Project description:Progressive pseudorheumatoid dysplasia (PPRD) is a rare, autosomal-recessive condition characterized by mild spondyloepiphyseal dysplasia (SED) and severe, progressive, early-onset arthritis due to WISP3 mutations. SED, Stanescu type, is a vaguely delineated autosomal-dominant dysplasia of unknown genetic etiology. Here, we report three individuals from two unrelated families with radiological features similar to PPRD and SED, Stanescu type who share the same novel COL2A1 variant and were matched following discussion at an academic conference. In the first family, we performed whole-exome sequencing on three family members, two of whom have a PPRD-like phenotype, and identified a heterozygous variant (c.619G>A, p.Gly207Arg) in both affected individuals. Independently, targeted sequencing of the COL2A1 gene in an unrelated proband with a similar phenotype identified the same heterozygous variant. We suggest that the p.Gly207Arg variant causes a distinct type II collagenopathy with features of PPRD and SED, Stanescu type.
Project description:Introduction:X-linked spondyloepiphyseal dysplasia tarda(SEDT) is a type of shorttrunk skeletal dysplasia, occurring in males due to mutation in TRAPPC2 gene. Case Report:We describe a large Indian family with multiple males affected with X-linked SEDT. The affected individuals presented with disproportionate short stature, short trunk, and barrel-shaped chest. Elder sibs aged 26 years and 31 years had back and hip pain. Premature osteoarthritis was seen requiring hip replacement surgery in one sib. The known pathogenic nonsense mutation c.209G>A (p.W70X) was identified in TRAPPC2 gene. This is the first mutation proven Indian kindred with X-linked SEDT. Conclusion:Knowledge of molecular basis is essential to provide definitive diagnosis, accurate counseling, and prenatal diagnosis or early postnatal diagnosis for this rare condition.
Project description:Schimke immunoosseous dysplasia (SIOD) is an autosomal recessive multisystem disorder characterized by prominent spondyloepiphyseal dysplasia, T cell deficiency, and focal segmental glomerulosclerosis. Biallelic mutations in swi/snf-related, matrix-associated, actin-dependent regulator of chromatin, subfamily a-like 1 (SMARCAL1) are the only identified cause of SIOD, but approximately half of patients referred for molecular studies do not have detectable mutations in SMARCAL1. We hypothesized that skeletal features distinguish between those with or without SMARCAL1 mutations. Therefore, we analyzed the skeletal radiographs of 22 patients with and 11 without detectable SMARCAL1 mutations. We found that patients with SMARCAL1 mutations have a spondyloepiphyseal dysplasia (SED) essentially limited to the spine, pelvis, capital femoral epiphyses, and possibly the sella turcica, whereas the hands and other long bones are basically normal. Additionally, we found that several of the adolescent and young adult patients developed osteoporosis and coxarthrosis. Of the 11 patients without detectable SMARCAL1 mutations, seven had a SED indistinguishable from patients with SMARCAL1 mutations. We conclude therefore that SED is a feature of patients with SMARCAL1 mutations and that skeletal features do not distinguish who of those with SED have SMARCAL1 mutations.
Project description:The X-linked form of spondyloepiphyseal dysplasia tarda (SEDL), a radiologically distinct skeletal dysplasia affecting the vertebrae and epiphyses, is caused by mutations in the SEDL gene. To characterize the molecular basis for SEDL, we have identified the spectrum of SEDL mutations in 30 of 36 unrelated cases of X-linked SEDL ascertained from different ethnic populations. Twenty-one different disease-associated mutations now have been identified throughout the SEDL gene. These include nonsense mutations in exons 4 and 5, missense mutations in exons 4 and 6, small (2-7 bp) and large (>1 kb) deletions, insertions, and putative splicing errors, with one splicing error due to a complex deletion/insertion mutation. Eight different frameshift mutations lead to a premature termination of translation and account for >43% (13/30) of SEDL cases, with half of these (7/13) being due to dinucleotide deletions. Altogether, deletions account for 57% (17/30) of all known SEDL mutations. Four recurrent mutations (IVS3+5G-->A, 157-158delAT, 191-192delTG, and 271-275delCAAGA) account for 43% (13/30) of confirmed SEDL cases. The results of haplotype analyses and the diverse ethnic origins of patients support recurrent mutations. Two patients with large deletions of SEDL exons were found, one with childhood onset of painful complications, the other relatively free of additional symptoms. However, we could not establish a clear genotype/phenotype correlation and therefore conclude that the complete unaltered SEDL-gene product is essential for normal bone growth. Molecular diagnosis can now be offered for presymptomatic testing of this disorder. Appropriate lifestyle decisions and, eventually, perhaps, specific SEDL therapies may ameliorate the prognosis of premature osteoarthritis and the need for hip arthroplasty.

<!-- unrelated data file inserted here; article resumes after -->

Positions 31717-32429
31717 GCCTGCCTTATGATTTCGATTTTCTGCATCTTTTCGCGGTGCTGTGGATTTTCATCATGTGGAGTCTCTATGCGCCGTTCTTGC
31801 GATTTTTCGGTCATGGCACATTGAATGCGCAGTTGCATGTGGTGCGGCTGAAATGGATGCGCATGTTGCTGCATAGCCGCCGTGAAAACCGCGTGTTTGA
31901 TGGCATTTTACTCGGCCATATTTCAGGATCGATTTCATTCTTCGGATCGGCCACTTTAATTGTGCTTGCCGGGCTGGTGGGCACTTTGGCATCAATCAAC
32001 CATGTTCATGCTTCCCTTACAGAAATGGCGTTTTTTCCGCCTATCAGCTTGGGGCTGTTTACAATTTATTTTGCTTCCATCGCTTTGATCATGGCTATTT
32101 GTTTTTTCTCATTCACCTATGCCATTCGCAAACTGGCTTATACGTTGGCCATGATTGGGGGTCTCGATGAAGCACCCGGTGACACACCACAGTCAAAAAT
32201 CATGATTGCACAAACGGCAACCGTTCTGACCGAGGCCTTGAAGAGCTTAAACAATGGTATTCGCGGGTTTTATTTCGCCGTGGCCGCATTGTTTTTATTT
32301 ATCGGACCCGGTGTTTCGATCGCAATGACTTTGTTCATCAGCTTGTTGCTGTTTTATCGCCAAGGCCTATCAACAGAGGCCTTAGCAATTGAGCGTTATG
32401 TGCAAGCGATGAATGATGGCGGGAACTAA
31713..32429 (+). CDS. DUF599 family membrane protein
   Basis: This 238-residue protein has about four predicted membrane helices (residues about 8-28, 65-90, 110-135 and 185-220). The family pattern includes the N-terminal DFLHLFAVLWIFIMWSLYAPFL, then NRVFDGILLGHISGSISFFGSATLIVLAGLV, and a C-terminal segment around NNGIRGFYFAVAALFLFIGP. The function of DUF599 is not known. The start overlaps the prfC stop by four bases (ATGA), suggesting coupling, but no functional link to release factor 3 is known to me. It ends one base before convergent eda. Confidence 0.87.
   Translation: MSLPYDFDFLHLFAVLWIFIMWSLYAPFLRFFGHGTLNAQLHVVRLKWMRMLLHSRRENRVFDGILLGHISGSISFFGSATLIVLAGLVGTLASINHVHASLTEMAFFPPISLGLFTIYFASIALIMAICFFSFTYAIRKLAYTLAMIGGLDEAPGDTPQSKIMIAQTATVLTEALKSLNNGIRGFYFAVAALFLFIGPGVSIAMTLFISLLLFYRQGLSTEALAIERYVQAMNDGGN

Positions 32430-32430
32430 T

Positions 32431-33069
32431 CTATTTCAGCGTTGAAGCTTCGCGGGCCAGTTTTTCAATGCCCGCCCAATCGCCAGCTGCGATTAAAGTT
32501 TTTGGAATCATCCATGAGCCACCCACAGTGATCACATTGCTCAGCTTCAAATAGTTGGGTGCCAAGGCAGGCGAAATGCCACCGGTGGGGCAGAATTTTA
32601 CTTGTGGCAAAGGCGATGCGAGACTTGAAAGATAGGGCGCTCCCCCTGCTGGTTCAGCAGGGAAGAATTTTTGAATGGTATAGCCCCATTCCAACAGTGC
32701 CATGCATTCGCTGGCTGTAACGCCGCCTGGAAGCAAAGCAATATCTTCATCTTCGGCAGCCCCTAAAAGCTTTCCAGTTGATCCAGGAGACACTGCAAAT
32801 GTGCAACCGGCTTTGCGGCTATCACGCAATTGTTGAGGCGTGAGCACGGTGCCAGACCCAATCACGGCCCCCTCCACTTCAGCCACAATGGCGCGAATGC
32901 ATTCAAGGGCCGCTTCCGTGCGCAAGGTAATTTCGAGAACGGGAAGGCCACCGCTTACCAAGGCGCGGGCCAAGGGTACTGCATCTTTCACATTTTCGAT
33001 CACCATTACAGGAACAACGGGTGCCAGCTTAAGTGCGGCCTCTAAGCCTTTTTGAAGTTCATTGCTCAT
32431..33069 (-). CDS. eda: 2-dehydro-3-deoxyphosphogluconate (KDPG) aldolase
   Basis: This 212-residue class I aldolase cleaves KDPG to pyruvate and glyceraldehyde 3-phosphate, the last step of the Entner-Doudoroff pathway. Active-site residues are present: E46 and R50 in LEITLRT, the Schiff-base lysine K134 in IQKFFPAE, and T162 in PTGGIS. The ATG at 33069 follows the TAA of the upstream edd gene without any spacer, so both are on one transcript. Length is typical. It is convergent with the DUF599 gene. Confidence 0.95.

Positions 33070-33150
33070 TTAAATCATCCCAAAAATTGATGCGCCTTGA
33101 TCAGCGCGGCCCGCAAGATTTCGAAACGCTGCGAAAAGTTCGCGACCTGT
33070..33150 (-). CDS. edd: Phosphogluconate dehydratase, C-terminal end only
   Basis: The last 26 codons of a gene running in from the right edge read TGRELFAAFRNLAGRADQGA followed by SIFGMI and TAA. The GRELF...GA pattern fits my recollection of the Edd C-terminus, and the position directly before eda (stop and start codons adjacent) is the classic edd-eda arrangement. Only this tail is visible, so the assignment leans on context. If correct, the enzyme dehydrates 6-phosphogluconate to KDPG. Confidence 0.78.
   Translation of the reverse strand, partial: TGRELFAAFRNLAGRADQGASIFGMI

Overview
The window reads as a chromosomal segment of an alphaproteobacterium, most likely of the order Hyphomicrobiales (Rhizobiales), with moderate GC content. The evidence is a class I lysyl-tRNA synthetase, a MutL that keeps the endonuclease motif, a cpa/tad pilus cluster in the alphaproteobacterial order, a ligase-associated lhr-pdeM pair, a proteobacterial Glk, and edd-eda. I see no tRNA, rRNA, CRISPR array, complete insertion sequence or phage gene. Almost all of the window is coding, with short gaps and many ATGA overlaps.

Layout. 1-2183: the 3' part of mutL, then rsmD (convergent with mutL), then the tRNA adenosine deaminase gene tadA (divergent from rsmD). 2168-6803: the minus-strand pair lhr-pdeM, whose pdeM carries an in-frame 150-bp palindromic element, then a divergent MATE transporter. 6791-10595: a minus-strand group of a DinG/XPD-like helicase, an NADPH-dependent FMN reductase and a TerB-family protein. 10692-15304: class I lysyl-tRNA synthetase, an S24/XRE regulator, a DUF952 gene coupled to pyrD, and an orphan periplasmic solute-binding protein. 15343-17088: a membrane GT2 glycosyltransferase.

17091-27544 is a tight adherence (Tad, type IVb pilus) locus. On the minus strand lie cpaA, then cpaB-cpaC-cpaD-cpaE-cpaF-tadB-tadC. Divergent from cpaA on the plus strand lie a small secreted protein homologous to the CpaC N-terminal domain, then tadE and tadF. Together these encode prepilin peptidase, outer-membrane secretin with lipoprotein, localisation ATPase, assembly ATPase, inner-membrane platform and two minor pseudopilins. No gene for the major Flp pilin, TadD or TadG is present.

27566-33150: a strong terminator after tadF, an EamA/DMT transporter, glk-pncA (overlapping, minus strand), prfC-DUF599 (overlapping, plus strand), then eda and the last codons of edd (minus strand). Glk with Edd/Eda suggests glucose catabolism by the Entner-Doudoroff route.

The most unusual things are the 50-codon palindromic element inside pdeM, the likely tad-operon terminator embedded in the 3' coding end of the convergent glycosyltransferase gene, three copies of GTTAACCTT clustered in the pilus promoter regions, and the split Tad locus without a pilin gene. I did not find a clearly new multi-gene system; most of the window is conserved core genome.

Project description:Spondyloepiphyseal dysplasia congenita (SEDC) is an autosomal dominant disorder, characterized by disproportionate dwarfism with short spine, short neck associated with variable degrees of coxa vara. Cervical cord compression is the most hazardous skeletal deformity in patients with SEDC which requires special attention and management.Ten patients with the clinical and the radiographic phenotypes of spondyloepiphyseal dysplasia congenita have been recognized and the genotype was compatible with single base substitutions, deletions or duplication of part of the COL2A1 gene (6 patients out of ten have been sequenced). Cervical spine radiographs showed apparent atlantoaxial instability in correlation with odontoid hypoplasia or os-odontoideum.Instability of 8?mm or more and or the presence of symptoms of myelopathy were the main indications for surgery. Posterior cervical fusion from the occiput or C1-3, decompression of C1-2 and application of autorib transfer followed by halo vest immobilization have been applied accordingly.Orthopedic management of children with spondyloepiphyseal dysplasia congenita (SEDC) should begin with the cervical spine to avoid serious neurological deficits and or mortality.
Project description:Spondyloepiphyseal dysplasia congenita (SEDC, OMIM #183900) is one of the type II collagenopathies caused by a heterozygous mutation in the COL2A1 gene. Although typical SEDC shows delay of pubic bone ossification on radiographs, atypical SEDC exists without this finding. We identified an atypical SEDC patient with a novel missense mutation in the C-propeptide region of COL2A1. This case suggests that a COL2A1 C-propeptide mutation can cause atypical SEDC.